One of the representative species of this flora, the cypress Cupressus atlantica, is experiencing year by year a decrease in its biomass production and the surface areas it occupies. This species contributes to efforts to control erosion and degradation of forest soils. But it is highly sought after by local communities particularly for the quality of its wood. In addition, the young shoots are subjected to overgrazing (by sheep) which hinders the species’ natural regeneration. Replanting operations have been undertaken, but have proved largely unsuccessful, with nearly 70 % of the young saplings planted dying after the first year.
To counter the threat hanging over this species, a research programme was set up in 2003, jointly between the Cadi Ayyad University of Marrakech, the High Atlas Regional Forestry Directorate and scientists from IRD research unit UR 040 (1). The IRD researchers proposed an original ecological approach, founded on the study of interactions between the cypress, the shrubby plants–lavender and thyme–associated with them and the soil microflora, in order to define new practices for cypress replanting schemes in the Moroccan Atlas.
Cypress develops symbiotically with soil micro-fungi, arbuscular mycorrhizal fungi (2). This association yields mutual benefits, the plant providing sugars for the fungi which in return helps provide the tree’s supply of water and mineral salts, mainly of nitrogen and phosphorus. In controlled mycorrhization glasshouse experiments, the researchers inoculated strains of these fungi, sampled from the study zones in the Moroccan High Atlas, into young nursery plants. There resulted a distinct improvement in the development of these young cypress with inoculated mycorrhizal fungi, which had a higher level of minerals in their leaves (21 % more phosphorus, in particular). Other experiments, conducted in the field, confirmed this result: the fungi favour better nutrition for the young cypress which enables them to build up greater resistance to transplantation-linked hydric stress for when they are adult. Although it is effective, this plant-by-plant inoculation technique remains cumbersome and costly, which limits its large-scale use.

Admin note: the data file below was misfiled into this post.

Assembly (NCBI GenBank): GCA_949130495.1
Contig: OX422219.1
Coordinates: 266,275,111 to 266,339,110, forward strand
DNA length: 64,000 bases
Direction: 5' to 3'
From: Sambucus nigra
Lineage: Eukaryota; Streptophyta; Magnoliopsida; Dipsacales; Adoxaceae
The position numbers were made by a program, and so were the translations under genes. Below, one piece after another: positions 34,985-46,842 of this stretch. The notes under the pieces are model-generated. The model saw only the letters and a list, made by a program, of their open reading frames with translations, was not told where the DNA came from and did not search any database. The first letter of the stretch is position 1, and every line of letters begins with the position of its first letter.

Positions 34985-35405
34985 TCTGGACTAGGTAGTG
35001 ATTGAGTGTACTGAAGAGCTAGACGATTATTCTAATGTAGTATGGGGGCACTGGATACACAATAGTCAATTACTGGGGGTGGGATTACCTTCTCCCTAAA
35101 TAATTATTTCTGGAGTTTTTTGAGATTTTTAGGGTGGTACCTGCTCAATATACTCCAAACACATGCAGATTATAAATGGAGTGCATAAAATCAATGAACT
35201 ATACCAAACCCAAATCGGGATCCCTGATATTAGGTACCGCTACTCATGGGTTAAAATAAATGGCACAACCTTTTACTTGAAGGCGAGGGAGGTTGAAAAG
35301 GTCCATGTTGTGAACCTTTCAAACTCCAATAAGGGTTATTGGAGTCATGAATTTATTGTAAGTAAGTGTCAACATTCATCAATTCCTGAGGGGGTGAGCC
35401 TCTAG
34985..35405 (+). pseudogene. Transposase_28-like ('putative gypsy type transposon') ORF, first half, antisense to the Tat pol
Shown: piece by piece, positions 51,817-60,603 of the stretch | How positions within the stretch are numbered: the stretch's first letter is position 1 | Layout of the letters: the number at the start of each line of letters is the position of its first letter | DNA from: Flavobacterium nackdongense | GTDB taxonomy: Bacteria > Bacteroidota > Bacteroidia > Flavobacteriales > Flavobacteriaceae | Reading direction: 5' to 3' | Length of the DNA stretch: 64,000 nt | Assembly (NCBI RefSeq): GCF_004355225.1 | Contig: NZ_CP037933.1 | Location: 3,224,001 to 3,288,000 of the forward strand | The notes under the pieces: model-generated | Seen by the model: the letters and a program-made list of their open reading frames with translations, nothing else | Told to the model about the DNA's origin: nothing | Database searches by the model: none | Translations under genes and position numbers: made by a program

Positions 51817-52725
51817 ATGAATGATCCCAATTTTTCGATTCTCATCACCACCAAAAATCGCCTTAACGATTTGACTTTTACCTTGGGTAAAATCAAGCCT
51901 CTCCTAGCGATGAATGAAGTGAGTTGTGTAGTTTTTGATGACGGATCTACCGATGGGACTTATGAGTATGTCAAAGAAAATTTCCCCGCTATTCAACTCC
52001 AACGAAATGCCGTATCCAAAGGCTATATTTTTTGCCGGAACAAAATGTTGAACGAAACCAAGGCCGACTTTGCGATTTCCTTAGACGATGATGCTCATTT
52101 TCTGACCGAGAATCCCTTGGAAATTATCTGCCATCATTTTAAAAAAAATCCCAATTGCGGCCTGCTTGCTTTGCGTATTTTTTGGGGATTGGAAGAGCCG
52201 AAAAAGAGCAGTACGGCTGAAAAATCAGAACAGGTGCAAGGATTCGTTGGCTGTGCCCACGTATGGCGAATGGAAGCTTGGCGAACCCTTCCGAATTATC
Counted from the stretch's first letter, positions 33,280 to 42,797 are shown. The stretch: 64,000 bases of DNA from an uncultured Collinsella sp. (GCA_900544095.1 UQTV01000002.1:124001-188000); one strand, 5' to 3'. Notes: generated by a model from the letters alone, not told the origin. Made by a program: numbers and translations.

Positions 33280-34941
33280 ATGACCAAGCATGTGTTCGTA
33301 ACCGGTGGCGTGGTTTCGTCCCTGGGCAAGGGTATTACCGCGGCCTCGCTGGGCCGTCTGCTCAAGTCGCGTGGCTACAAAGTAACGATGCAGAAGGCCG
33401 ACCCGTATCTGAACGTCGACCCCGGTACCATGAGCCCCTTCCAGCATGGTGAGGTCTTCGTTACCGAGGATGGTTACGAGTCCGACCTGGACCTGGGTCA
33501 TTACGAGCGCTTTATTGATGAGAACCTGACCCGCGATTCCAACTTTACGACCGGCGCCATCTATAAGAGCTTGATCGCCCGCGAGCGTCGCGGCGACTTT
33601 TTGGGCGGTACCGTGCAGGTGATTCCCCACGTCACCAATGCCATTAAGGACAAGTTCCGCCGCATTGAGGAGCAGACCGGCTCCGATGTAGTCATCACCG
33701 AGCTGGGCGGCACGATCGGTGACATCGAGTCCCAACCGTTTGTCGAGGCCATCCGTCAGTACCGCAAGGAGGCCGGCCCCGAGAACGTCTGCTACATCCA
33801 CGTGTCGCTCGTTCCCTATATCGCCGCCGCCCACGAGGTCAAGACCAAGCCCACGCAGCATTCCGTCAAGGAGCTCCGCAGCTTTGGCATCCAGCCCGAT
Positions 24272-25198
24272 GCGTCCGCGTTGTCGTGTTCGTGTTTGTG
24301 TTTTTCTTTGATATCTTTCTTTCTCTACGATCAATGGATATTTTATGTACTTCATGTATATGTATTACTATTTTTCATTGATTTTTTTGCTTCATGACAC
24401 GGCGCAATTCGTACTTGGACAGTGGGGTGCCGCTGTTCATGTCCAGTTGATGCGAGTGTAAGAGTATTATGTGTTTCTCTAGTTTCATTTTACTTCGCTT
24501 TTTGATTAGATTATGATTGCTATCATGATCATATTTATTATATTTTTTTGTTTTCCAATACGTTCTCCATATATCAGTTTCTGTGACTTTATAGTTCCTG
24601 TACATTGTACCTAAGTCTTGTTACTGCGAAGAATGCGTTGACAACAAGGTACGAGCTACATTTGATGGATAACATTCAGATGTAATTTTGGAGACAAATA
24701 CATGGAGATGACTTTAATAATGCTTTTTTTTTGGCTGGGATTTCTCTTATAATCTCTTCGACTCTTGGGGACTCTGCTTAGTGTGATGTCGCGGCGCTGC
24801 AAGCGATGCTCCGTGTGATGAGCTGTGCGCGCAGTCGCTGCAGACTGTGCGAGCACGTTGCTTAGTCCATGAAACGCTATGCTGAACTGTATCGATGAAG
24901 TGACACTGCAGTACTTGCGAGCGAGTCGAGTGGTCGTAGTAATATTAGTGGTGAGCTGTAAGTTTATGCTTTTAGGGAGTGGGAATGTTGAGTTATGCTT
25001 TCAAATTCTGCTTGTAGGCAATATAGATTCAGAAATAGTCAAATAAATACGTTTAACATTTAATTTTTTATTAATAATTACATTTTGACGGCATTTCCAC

In the cypress stands of the Moroccan High Atlas, several species of lavender and thyme are associated with the trees. These pioneer species, which form sparse clumps of vegetation, are the first to colonize the stony eroded soils of these arid and semi-arid ecosystems. Soil analyses revealed that these species generate islands of fertility, resource islands, rich in nitrogen and phosphorus, as well as in mycorrhizal fungi with which these plants also live in symbiosis. However, what role do they play in the development of young planted cypress saplings?